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Australia passes law putting price on carbon emissions

The Australian Senate [official website] voted 36-32 Tuesday to approve legislation [materials] that will impose a price on carbon emissions in an effort to improve the environment and the country's economy. The new law will put a fixed rate of A$23 per ton on carbon units with limits on how many can be auctioned and given out. The fixed price rate will take effect July 1, 2012, and will be raised each year until 2015. After 2015, the Clean Energy Regulator [official website] will be charged with setting out a new price for the units each year. Prime Minister Julia Gillard said in a press conference [transcript]:

This comes after a quarter of a century of scientific warnings, 37 Parliamentary inquiries and years of bitter debate and division. ... Today's vote means that the hard work now begins to cut carbon pollution and we will do that, cutting carbon pollution by 160 million tonnes in 2020, the equivalent of taking 45 million cars off the road.
Money raised from the carbon units tax will be used to fund tax cuts [press release] for Australian households, and the law is expected to create new jobs in development of clean energy sources.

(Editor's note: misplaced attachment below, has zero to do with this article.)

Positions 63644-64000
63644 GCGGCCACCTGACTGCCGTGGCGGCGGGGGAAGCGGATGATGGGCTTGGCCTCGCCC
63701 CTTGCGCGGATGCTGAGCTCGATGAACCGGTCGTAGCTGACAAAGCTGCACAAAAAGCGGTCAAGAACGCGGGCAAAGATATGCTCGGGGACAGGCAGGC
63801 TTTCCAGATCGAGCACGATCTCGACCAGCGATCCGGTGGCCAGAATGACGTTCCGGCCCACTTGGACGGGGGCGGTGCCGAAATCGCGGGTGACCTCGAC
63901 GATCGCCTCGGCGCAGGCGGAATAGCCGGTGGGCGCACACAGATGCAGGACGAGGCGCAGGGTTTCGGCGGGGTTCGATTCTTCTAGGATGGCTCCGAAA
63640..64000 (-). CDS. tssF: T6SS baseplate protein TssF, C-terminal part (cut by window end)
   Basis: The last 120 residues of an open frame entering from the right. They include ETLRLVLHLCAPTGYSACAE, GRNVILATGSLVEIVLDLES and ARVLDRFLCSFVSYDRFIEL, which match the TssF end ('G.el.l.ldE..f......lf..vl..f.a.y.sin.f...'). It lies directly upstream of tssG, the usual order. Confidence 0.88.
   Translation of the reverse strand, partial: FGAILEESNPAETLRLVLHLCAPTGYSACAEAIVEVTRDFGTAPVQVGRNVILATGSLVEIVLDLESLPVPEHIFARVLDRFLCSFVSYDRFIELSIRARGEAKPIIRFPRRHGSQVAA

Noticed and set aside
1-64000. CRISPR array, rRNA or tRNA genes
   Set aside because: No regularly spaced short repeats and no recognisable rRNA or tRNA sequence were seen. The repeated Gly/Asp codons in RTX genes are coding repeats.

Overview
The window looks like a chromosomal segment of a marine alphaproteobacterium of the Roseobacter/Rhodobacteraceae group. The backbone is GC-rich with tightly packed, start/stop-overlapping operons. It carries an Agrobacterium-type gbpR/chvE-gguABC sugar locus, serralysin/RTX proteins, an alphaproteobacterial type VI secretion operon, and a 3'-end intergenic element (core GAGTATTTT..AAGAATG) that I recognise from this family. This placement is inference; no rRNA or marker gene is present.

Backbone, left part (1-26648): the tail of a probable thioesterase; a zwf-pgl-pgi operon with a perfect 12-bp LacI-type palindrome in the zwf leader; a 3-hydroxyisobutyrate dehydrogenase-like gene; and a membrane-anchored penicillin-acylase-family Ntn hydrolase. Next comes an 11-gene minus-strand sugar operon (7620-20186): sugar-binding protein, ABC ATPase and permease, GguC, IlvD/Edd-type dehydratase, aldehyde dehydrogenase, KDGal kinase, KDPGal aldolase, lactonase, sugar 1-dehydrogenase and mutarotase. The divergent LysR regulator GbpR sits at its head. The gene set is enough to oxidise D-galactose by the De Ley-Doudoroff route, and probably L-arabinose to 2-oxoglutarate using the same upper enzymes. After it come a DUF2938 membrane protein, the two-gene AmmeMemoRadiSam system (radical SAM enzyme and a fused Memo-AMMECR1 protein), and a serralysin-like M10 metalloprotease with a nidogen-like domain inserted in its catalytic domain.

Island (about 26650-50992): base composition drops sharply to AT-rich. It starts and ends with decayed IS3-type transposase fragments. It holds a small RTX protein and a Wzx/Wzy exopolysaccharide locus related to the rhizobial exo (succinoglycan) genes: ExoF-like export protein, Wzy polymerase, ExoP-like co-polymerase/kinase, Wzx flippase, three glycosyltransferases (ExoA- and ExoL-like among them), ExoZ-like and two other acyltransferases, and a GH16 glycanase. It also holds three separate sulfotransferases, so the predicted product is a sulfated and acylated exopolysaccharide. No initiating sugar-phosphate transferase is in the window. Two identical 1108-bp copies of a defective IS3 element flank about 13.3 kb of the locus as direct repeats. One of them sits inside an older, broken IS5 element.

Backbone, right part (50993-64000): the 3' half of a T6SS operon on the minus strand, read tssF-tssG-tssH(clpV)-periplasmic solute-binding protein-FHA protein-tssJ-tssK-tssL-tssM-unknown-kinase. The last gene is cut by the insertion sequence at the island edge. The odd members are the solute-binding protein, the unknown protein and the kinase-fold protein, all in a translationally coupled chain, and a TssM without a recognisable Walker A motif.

Passage of this law comes as world leaders prepare to attend the Durban Climate Change Conference [official website] next month to discuss global efforts to reduce carbon emissions. The Australian Senate rejected a similar bill [JURIST report] right before the 2009 UN Climate Change Conference that would have established a cap-and-trade system and gone into effect in July 2011. Opposition to the 2009 bill claimed it would result in higher energy prices and that it would be useless for Australia to adopt cap-and-trade if the US did not also adopt a similar system. The US has still failed to adopt such a system, but President Barack Obama continues to push for it even as he is met with strong opposition by legislators concerned about negative effects on jobs and the economy.

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Paper Chase is JURIST's real-time legal news service, powered by a team of 30 law student reporters and editors led by law professor Bernard Hibbitts at the University of Pittsburgh School of Law. As an educational service, Paper Chase is dedicated to presenting important legal news and materials rapidly, objectively and intelligibly in an accessible format.

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